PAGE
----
Network Charge Rules Jeopardise Scotland’s Offshore Wind Ambitions – Scottish Renewables

Existing Transmission Network Use of System (TNUoS) charges in Great Britain could “deal a blow” to Scotland’s ambitions to increase the installed offshore wind capacity tenfold by 2030, according to Scottish Renewables CEO Claire Mack.

Northern Great Britain is being “penalised to the tune of tens of millions of pounds every year” by outdated rules which govern how the electricity network is paid for, and Scotland is hit by then the worst, Claire Mack told MPs on Westminster’s Scottish Affairs Committee on 17 June.

An image showing a heat map of network charges across Great Britain
Scottish Renewables

The Transmission Network Use of System charge is not levied on European renewable energy projects, meaning it is cheaper to build wind farms there and sell the power to the UK through a growing number of interconnector cables, than build home-grown clean power plants, according to the Scottish renewable energy association.

“We are extremely concerned that the next auction round through which our members bid for contracts to sell the clean power they produce, which will take place later this year, will return few, if any, of the large offshore wind projects which Scotland needs if the UK is to meet its climate targets”, Claire Mack said.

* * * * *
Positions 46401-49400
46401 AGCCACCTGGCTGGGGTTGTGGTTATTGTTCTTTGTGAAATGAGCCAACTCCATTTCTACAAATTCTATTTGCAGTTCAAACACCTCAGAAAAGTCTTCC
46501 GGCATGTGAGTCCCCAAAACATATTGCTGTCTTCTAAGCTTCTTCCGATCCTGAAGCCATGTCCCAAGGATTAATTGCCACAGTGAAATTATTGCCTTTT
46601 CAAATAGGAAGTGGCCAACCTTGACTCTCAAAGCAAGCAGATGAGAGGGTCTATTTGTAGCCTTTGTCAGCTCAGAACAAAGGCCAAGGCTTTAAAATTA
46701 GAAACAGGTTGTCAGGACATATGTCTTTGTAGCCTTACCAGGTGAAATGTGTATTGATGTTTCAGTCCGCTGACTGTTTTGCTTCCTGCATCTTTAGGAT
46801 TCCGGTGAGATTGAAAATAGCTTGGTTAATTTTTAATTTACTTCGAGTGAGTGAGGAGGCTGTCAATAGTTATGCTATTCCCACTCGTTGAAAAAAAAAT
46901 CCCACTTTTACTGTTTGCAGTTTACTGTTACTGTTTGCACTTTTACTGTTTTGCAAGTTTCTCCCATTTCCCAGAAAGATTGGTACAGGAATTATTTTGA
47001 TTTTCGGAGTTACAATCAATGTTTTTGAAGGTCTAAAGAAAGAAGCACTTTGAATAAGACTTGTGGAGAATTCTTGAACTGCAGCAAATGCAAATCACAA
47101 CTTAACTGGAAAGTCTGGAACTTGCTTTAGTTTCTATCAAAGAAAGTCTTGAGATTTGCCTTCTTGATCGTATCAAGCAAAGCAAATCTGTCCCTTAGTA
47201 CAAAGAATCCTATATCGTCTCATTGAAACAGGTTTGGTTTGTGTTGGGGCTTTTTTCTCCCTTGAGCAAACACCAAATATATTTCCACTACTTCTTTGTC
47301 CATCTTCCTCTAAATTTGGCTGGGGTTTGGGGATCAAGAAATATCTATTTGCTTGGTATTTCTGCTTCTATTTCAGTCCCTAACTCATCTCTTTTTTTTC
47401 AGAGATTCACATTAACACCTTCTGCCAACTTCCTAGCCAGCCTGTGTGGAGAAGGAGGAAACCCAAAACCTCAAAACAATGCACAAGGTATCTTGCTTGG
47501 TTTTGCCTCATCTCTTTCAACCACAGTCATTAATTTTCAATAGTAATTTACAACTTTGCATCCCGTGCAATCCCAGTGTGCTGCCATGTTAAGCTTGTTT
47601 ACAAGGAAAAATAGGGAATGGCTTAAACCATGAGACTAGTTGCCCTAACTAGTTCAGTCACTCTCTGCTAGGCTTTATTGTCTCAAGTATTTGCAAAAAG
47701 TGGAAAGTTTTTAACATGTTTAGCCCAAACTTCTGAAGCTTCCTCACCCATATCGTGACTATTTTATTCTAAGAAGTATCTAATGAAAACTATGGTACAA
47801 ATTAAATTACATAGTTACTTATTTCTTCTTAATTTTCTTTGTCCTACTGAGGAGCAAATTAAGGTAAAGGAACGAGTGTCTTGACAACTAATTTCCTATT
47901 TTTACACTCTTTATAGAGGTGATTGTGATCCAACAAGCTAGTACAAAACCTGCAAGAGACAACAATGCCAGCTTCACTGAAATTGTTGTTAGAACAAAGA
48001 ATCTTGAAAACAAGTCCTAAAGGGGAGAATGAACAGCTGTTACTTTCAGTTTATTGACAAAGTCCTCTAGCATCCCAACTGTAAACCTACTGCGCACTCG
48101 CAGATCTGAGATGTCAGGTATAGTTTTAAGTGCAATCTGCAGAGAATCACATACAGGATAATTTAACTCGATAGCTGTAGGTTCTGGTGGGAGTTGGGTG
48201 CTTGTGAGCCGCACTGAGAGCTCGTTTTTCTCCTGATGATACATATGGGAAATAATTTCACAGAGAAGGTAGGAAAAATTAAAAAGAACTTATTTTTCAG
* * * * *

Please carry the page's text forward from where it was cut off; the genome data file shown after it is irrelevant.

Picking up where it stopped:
Scottish Renewables, which presented a report on the issue to the MPs, has called on the UK Government and the energy regulator Ofgem to act without delay to reform “the commercial rules of the electricity system” or risk “excessive costs for consumers or a failure to reduce emissions in line with our net zero target”.

“Scotland has 25% of Europe’s offshore wind resource and to effectively lock it out of the UK energy market because of an inability to see past regulations which were drawn up in the early 1990s, when the energy system was totally different, is enormously destructive”, Claire Mack said.

“In addition, penalising the whole of the northern UK, which has some of the best renewable energy resource in Europe, runs entirely contrary to the government’s levelling-up commitments, through which it has vowed to tackle precisely this type of economic imbalance”.

The Scottish Government increased the 2030 offshore wind target from 8 GW to 11 GW in October 2020, saying that increasing the offshore wind capacity supports the delivery of Scotland’s 2017 Energy Strategy and the decarbonisation of heat and transport.

Related Article

The Scots also adopted a plan identifying suitable areas for commercial-scale offshore wind projects to inform the first seabed leasing process led by the Crown Estate Scotland, which is now underway.